Association of Chief Police Officers president Sir Hugh Orde also claimed last month that police forces were struggling to deal with reductions in funding.


Police warn they may have to stop tackling alcohol-fuelled crime

Police say they may not have the resources to deal with alcohol-fuelled fights Credit: Zak Hussein/EMPICS Entertainment

Police officers have warned that they may have to stop tackling alcohol-fuelled crime if cuts continue at anticipated levels.

Steve White, chair of the Police Federation of England and Wales, said:

Society may have to come up with a different way of dealing with drunken, rowdy behaviour if police officers are also going to be able to deal effectively with counter terrorism, managing sex offenders, cybercrime, child sexual exploitation, looking for missing persons and dealing with people suffering from mental health problems, to name but a few jobs on the list.

– Steve White, chair of the Police Federation of England and Wales

Earlier this month, the Government announced a further 5% cut in police funding for 2015/16 amid warnings that government funding is due to be cut further in future years.

Police given more time to question murder suspects

Merseyside Police have been granted more time to question a second man suspected of murdering an off-duty police constable.

Pc Neil Doyle, 36, was attacked in Liverpool city centre in the early hours of Friday during a Christmas night out with colleagues.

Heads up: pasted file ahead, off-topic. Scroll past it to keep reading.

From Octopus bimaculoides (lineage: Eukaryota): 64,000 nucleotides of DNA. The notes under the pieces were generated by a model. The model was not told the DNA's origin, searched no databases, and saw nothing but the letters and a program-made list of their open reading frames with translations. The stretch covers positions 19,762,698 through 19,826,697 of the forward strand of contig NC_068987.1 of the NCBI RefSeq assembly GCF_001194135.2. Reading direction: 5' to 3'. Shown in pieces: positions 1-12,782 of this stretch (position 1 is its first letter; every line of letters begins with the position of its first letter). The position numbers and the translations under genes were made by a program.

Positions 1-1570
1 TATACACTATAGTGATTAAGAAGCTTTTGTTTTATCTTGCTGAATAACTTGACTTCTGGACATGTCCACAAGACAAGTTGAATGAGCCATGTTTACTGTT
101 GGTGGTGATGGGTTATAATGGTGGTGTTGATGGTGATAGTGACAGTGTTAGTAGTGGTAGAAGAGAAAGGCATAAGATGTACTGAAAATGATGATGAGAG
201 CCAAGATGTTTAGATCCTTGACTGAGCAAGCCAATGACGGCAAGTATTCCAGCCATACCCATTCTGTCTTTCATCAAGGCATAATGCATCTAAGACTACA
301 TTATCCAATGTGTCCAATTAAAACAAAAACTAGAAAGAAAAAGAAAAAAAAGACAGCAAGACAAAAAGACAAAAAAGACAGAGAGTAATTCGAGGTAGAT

A 28-year-old man from Huyton was arrested on suspicion of murder later that day and will remain in custody for questioning until tonight.

Today, the force said they have also been granted an extension to continue to question a 30-year-old man from Huyton who was arrested on Saturday.

Police to test drivers with 'drugalyser' kits

The Christmas and New Year holiday season will see drivers stopped by police and tested for drugs by the side of the road in a war on drug-driving.

The Telegraph has reported that the Home Office approved roadside testing kits that will analyse samples of saliva instantly to detect illegal substances as well as so-called "legal highs".

Police to test drivers with 'drugalyser' kits. Credit: PA

It said that police officers will also use the kits to catch drivers who have taken prescription medicines like strong painkillers, sleeping pills and drugs to treat anxiety, that can hinder concentration on the road.

It has been reported that ministers will order police to carry the "drugalyser" kits alongside conventional "breathalysers", which test motorists for alcohol consumption.

Second man arrested on suspicion of off-duty PC's murder

A second man has been arrested on suspicion of murdering off-duty police constable Neil Doyle in Liverpool city centre, Merseyside Police has said.

A 30-year-old man from Huyton has been arrested and taken to a police station to be interviewed by detectives.

A 28-year-old man, also from Huyton, who was arrested last night after handing himself into police is still being questioned.